Fraunhofer Institute for
Systems and Innovation Research ISI
Press Release 28.07.2014
A current study by the Fraunhofer Institute for
Systems and Innovation Research ISI deals with the revenues and profits that
can be made by photovoltaic and onshore installations in Germany. The study illustrates
that there are huge differences between the two regenerative energy sources and
shows that photovoltaic installations generated significantly higher profits
than onshore installations until 2012 although they produced less electricity overall. The
study also points out striking differences between individual federal states.
Within the context of the energy transition a major aim is to expand the capacities of renewable energy sources and to increase their contribution to the generation of electricity. However, the transition is very expensive and is financed primarily by the non-privileged final customers who pay the RE surcharge. This means they bear the brunt of the total costs which have increased substantially in recent years. The question whether certain regions or actors profit more from the expansion of renewable energies than others is often asked.
As part of the project "Impact of renewable energy sources" (ImpRES) the Fraunhofer ISI together with the German Institute for Economic Research (DIW), the Institute of Economic Structures Research (GWS) and the "Institut für ZukunftsEnergieSysteme" (IZES) is investigating this question and has conducted the study “Distributional effects of the promotion of photovoltaic expansion and wind onshore“. The aim was to investigate the amount of electricity generated depending on the federal state, size of installation and annual amount for photovoltaic and onshore installations and to calculate the annual profits. In view of the results Dr. Barbara Breitschopf, project manager of the study at the Fraunhofer ISI, points to the considerable differences in profits made by the analyzed renewable energy sources, “in 2012 the realized profits of 750 million euros made by onshore installations were significantly lower than for photovoltaic installations, which at around 2.7 billion euros, generated profits which were almost three times higher despite the fact that far less solar electricity than wind power is produced.”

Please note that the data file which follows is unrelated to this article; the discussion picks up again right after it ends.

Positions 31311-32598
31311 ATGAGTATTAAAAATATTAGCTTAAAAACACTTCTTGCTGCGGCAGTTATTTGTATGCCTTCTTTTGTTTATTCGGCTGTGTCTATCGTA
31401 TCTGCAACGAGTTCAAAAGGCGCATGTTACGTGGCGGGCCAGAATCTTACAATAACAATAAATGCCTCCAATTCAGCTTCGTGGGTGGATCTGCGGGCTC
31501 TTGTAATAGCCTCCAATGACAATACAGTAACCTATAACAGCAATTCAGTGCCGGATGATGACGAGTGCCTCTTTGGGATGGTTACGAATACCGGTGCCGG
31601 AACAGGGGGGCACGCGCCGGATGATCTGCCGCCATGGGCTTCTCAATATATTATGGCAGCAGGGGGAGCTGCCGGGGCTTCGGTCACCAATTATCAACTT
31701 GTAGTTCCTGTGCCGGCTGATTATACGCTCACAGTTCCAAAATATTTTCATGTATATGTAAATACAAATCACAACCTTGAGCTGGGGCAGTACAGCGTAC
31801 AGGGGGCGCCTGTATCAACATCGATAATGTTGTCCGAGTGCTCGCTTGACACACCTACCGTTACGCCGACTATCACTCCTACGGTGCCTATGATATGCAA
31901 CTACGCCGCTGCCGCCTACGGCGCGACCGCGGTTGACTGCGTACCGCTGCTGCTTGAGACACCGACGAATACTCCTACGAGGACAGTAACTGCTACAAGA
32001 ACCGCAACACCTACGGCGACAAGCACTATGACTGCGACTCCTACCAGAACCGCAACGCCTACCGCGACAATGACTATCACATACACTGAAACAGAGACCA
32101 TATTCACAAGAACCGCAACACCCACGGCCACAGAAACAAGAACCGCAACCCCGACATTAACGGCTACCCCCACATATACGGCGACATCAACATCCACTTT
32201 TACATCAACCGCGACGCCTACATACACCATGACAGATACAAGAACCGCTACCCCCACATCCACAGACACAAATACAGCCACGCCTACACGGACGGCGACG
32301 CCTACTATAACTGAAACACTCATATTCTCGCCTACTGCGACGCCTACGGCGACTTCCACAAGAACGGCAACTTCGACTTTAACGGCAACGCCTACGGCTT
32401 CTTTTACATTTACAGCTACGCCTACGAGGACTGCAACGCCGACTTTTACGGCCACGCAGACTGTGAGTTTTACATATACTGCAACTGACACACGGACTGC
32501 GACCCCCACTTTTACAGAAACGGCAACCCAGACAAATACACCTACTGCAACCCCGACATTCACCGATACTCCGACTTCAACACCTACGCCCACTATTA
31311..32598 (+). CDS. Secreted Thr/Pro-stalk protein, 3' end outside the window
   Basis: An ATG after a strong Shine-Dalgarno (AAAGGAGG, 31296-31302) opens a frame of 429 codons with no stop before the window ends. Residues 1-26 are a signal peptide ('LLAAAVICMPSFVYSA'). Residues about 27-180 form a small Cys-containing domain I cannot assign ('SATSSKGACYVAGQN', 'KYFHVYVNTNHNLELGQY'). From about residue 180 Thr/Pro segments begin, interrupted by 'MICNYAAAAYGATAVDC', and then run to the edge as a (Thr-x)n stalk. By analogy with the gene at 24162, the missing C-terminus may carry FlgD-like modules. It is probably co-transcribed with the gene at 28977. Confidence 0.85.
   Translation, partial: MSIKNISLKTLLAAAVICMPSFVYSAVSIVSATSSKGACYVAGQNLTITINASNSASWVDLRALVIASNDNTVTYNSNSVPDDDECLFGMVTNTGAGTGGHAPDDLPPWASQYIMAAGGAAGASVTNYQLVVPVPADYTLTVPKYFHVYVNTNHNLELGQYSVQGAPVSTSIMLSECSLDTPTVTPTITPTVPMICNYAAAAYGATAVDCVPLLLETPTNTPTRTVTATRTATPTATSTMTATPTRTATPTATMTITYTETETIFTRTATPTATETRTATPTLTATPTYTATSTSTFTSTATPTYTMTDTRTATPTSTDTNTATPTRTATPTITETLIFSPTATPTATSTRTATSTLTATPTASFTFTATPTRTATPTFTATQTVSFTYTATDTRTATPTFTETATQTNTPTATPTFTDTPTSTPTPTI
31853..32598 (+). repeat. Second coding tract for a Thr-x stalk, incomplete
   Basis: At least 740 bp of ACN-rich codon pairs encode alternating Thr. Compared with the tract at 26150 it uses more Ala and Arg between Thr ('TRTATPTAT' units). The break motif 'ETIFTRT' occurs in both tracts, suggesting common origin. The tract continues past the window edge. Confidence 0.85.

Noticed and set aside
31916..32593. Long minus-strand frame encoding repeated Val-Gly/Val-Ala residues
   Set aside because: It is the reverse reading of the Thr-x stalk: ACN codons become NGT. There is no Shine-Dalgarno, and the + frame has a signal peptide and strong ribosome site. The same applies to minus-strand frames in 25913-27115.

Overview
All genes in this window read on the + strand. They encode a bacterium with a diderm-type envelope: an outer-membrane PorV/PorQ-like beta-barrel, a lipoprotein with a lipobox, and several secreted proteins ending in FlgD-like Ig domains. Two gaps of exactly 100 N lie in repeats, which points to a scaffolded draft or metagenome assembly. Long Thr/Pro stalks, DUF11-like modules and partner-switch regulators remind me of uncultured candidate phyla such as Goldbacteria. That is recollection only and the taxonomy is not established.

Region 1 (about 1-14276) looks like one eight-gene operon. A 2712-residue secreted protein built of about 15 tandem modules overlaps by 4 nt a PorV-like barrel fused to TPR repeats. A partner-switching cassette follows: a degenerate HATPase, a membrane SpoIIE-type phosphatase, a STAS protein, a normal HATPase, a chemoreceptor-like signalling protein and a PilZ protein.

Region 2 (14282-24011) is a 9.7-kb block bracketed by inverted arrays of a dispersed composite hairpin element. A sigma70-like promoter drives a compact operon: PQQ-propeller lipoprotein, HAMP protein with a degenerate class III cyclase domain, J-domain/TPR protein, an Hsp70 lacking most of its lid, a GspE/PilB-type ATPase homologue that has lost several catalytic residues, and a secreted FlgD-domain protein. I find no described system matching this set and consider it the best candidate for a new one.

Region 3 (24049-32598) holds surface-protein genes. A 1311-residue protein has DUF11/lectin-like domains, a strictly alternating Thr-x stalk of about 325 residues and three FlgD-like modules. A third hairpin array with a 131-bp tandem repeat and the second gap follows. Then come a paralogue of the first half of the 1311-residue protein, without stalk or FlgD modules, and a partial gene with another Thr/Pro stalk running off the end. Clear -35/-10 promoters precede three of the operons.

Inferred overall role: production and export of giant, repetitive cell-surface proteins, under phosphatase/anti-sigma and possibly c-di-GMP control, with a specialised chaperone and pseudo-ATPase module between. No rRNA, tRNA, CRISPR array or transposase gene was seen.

The investigation also found patterns for electricity capacities, electricity generation and profits which depend on the location of the installation. For example, Bavaria and Baden-Wuerttemberg alone cover around 40 per cent of the installed solar electricity capacities in Germany and make the highest profits. These are primarily generated by smaller, often private installations which at the same time bring in the lowest profit margin for the generated amount of electricity per kilo watt hour. The natural conditions, the high number of farms and roof surfaces available for solar panels all have an effect on the installed capacities.
In contrast, the northern German states such as Lower Saxony, Brandenburg, Schleswig-Holstein and Saxony-Anhalt generate approximately 19 giga watt more wind power than the remaining twelve federal states produce together. However, the profit margins differ substantially as the example of Schleswig-Holstein highlights: Compared with Lower Saxony the most Northern state has only half of the total electricity capacity the profits for 2012 were just nine per cent less. The reverse is true for Brandenburg. Since 2000 it has had the second largest total electricity capacity but according to a model estimate it makes only a fraction of the profits which Lower Saxony or Schleswig-Holstein make.
According to Dr. Breitschopf the huge differences can be partially explained by the natural weather conditions which are more favorable for onshore installations in Schleswig-Holstein than in more southerly regions in Germany. In addition, regional spatial planning has a great impact on the location for onshore installations.
The study "Distributional effects of the
promotion of photovoltaic expansion and wind onshore" (in German) can be downloaded at www.impres-projekt.de/impres-wAssets/docs/Verteilungswirkungen_Strom.pdf.
The Fraunhofer Institute for Systems and Innovation Research ISI analyzes the origins and impacts of innovations. We research the short- and long-term developments of innovation processes and the impacts of new technologies and services on society. On this basis, we are able to provide our clients from industry, politics and science with recommendations for action and perspectives for key decisions. Our expertise is founded on our scientific competence as well as an interdisciplinary and systemic research approach.
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